Many ethnic minority children and children from low-SES households report having high perceptions of ability in various domains, even when doing poorly in school (Shernoff & Schmidt, 2008; Stanat & Christenson, 2006). One reason for this could be positive messages these children are receiving from their parents. However, it could also be due to their relations with their teachers. Ethnic minority children and those coming from low-SES households are more likely to experience additional stress and challenges in their home-lives (Spencer & Markstrom-Adams, 1990). Thus, these particular children may view being in school as less stressful than being at home due to them having an organized schedule while at school and receiving attention and supervision from teachers and other adults in school settings (Shernoff & Schmidt, 2008). However, the interactions these students have with their teachers and others in the school would need to be positive in order to be most beneficial for students’ expectancies and values, which in turn can buffer the negative impact of uncertainties on them.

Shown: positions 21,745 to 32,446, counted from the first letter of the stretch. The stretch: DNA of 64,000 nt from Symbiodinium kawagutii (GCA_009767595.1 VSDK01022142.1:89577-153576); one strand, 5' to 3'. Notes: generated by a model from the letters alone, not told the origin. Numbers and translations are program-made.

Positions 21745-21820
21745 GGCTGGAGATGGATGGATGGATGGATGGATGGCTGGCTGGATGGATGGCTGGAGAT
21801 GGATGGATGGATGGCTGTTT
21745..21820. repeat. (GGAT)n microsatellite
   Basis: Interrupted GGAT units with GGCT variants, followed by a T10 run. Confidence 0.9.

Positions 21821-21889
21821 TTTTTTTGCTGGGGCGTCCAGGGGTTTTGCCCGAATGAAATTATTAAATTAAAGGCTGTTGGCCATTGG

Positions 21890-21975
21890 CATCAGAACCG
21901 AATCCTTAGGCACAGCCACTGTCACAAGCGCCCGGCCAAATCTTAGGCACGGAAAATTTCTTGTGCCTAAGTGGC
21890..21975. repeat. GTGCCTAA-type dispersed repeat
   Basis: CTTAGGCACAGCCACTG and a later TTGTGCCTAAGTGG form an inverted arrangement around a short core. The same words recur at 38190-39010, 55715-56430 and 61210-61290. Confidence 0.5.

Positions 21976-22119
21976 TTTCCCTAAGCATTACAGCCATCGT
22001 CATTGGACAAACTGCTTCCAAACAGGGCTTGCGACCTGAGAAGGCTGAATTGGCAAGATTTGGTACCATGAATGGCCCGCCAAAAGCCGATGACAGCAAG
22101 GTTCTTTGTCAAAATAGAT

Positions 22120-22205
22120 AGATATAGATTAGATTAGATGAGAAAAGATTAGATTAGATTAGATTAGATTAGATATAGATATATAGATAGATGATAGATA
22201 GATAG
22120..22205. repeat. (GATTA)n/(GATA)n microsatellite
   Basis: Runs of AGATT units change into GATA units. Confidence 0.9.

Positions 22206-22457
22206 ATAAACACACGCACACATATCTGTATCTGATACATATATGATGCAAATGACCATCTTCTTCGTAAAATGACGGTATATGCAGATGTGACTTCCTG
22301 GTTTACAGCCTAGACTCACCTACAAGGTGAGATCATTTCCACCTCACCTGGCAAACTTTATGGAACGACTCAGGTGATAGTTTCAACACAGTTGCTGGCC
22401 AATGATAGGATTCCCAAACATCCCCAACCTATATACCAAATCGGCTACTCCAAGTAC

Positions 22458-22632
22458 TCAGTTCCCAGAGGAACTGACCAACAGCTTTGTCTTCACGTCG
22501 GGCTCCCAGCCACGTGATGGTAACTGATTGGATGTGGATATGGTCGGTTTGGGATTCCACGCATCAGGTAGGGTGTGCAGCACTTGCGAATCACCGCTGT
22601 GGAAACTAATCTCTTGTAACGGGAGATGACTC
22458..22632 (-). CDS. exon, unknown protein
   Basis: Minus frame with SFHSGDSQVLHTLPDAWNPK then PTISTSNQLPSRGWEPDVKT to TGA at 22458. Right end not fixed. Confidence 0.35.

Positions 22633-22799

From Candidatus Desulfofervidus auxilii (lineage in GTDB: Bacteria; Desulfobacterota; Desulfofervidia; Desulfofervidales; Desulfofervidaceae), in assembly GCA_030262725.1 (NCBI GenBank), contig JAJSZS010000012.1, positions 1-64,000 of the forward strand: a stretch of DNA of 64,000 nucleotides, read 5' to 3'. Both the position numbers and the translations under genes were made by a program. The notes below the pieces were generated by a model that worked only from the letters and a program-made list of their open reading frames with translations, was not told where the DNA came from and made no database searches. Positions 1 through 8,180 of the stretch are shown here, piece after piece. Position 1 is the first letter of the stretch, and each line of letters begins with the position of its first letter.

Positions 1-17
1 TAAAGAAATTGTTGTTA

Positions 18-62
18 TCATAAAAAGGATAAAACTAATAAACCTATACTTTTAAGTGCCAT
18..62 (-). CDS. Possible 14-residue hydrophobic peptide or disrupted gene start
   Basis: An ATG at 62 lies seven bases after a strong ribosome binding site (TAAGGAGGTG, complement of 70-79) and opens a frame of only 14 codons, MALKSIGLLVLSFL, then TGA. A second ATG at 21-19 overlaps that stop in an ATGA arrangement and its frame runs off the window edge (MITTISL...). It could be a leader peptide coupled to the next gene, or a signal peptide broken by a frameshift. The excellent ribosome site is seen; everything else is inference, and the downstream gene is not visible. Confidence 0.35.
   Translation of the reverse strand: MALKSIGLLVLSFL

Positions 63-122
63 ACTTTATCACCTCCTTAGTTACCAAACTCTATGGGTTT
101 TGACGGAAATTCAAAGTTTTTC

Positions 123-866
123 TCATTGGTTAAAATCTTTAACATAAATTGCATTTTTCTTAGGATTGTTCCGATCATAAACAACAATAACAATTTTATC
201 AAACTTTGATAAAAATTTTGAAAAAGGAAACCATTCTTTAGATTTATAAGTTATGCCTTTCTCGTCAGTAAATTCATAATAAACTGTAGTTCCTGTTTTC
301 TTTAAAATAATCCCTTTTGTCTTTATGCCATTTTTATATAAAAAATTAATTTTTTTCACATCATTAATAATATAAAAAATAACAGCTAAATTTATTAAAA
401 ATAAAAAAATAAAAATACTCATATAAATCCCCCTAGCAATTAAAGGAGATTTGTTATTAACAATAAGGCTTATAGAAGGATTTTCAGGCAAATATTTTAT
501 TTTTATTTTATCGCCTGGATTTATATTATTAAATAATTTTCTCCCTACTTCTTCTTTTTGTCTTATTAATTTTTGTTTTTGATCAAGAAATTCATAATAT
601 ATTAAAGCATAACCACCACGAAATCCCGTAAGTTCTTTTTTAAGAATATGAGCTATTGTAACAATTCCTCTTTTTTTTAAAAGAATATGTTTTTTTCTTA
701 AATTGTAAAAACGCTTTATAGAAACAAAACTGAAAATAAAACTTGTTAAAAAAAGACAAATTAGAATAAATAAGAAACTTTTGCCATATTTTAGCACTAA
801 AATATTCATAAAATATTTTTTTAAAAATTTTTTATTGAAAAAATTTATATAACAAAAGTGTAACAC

As discussed earlier positive teacher–student relations and teacher expectancies for students can foster students’ expectancies and values and, by extension, also buffer the impact of negative influences such as stereotypes about a group’s likely poor performance and actual discrimination (Goodenow, 1993; Murdock, 2009; Wentzel, 2016). Unfortunately, in the USA, this is less likely to happen for poor children and those from some minority groups, notably African-American and Latino children. Relations between the mostly white teacher population and minority group children overall are less positive than are teachers’ relations with Caucasian and Asian American students. The same is true for their expectancies (concerning both their academic achievement and in-school behavior) for poor children and African-American children’s school performance. Indeed, children (especially boys) from these groups often receive much harsher discipline practices than do children from other groups and are far more likely to be suspended from school (Skiba & Knesting, 2001).